We may enter into acquisitions or other material transactions at any time.
We may be unable to successfully acquire additional stream or royalty interests at appropriate valuations.
Development and operation of mines is very capital intensive and any inability of the operators of properties where we hold stream and royalty interests to meet liquidity needs, obtain financing or operate profitably could have material adverse effects on the value of and revenue from our stream and royalty interests.
Certain of the agreements governing our stream and royalty interests contain terms that reduce or cap the revenues generated from those interests.
Estimates of mineral reserves and other mineralized material by the operators of mines in which we have stream and royalty interests are subject to significant revision.
The mineral reserves at producing properties subject to our stream and royalty interests may decline if the operators of those properties are unable to replace the mineral reserves consumed through mining.
Estimates of production by the operators of mines in which we have stream and royalty interests are subject to change, and actual production may vary materially from such estimates.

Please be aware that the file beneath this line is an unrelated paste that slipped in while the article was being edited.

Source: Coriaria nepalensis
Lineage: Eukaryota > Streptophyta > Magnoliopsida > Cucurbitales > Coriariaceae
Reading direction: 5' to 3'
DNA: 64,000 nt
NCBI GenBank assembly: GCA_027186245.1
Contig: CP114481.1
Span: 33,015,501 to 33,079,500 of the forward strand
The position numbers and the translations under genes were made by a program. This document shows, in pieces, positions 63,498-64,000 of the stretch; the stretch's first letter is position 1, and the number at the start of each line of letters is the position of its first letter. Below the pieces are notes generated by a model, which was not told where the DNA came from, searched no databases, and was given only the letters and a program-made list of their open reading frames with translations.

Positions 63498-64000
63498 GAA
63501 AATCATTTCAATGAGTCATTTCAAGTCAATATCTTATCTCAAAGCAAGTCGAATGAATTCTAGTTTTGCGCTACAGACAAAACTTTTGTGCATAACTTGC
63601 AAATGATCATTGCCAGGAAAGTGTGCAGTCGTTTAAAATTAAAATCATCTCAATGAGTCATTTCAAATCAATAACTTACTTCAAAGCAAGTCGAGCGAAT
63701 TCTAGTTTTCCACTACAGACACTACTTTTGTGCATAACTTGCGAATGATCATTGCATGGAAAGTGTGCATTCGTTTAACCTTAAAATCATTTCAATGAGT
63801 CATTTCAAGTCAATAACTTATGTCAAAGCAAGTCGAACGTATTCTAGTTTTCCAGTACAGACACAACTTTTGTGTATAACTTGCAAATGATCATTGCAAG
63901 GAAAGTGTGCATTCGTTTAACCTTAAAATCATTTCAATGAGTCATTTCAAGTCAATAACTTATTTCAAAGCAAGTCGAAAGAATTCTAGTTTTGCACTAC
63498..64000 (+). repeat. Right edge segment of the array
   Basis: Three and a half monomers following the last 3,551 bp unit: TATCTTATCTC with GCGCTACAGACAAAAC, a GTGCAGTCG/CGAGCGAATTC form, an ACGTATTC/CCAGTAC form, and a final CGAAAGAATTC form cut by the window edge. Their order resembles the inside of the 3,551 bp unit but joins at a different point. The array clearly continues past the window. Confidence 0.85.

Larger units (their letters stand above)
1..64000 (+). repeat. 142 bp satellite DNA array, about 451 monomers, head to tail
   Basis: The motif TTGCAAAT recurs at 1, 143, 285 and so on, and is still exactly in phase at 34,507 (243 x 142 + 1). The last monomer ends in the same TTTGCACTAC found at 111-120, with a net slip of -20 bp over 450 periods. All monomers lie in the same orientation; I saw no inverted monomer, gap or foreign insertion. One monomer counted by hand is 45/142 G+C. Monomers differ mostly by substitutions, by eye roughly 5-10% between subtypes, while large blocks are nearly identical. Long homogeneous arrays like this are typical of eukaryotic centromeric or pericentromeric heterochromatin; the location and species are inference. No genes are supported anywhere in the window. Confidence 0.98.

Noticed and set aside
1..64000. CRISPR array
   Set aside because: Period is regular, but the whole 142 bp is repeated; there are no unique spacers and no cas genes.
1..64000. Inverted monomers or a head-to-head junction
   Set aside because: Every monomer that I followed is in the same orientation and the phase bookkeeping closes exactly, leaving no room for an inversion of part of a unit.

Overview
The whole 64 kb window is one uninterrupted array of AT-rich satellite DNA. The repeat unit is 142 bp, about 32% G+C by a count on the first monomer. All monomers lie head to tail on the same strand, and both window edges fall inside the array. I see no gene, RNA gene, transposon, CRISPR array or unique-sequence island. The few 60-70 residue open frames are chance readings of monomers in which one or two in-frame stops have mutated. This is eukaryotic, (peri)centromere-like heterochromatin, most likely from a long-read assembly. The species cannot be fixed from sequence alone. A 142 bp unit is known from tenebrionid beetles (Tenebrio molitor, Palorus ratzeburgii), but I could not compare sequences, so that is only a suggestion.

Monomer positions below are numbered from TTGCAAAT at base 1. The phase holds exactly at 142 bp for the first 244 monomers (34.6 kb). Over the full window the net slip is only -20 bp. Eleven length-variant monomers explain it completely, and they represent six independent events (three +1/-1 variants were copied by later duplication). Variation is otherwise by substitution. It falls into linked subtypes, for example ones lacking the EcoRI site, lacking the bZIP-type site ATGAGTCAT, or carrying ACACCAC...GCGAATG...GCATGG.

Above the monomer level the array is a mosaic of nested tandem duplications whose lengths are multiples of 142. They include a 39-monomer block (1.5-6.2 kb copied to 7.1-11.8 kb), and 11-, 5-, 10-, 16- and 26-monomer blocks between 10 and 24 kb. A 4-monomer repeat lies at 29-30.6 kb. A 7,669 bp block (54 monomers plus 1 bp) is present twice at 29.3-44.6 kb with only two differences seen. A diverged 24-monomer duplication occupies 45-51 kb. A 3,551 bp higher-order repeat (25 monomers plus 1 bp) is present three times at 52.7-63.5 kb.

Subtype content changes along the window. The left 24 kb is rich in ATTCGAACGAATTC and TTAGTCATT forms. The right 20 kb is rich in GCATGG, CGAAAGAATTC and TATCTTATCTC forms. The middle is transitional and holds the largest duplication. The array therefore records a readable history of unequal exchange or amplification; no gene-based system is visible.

If title to mining claims, concessions, licenses, leases or other forms of tenure is not properly maintained by the operators, or is successfully challenged by third parties, our stream and royalty interests could be found to be invalid.
Operations in foreign countries or other sovereign jurisdictions are subject to many risks, which could decrease our revenues.
Our business and the mining projects in which we have stream and royalty interest are subject to extraterritorial and domestic anti-bribery laws and labor laws, a breach or violation of which could lead to civil and criminal fines and penalties and other collateral consequences such as reputational harm.
Opposition from indigenous people may delay or suspend development or operations at the properties where we hold stream and royalty interests, which could decrease our revenues.
Changes in mining taxes and royalties payable to governments could decrease our revenues.
The mining industry is subject to environmental risks in the United States and in the foreign jurisdictions where mines subject to our interests are located, including risk associated with climate change.
We are dependent upon information technology systems, which are subject to cyber threats, disruption, damage and failure.
We depend on the services of our President and Chief Executive Officer, management and other key employees.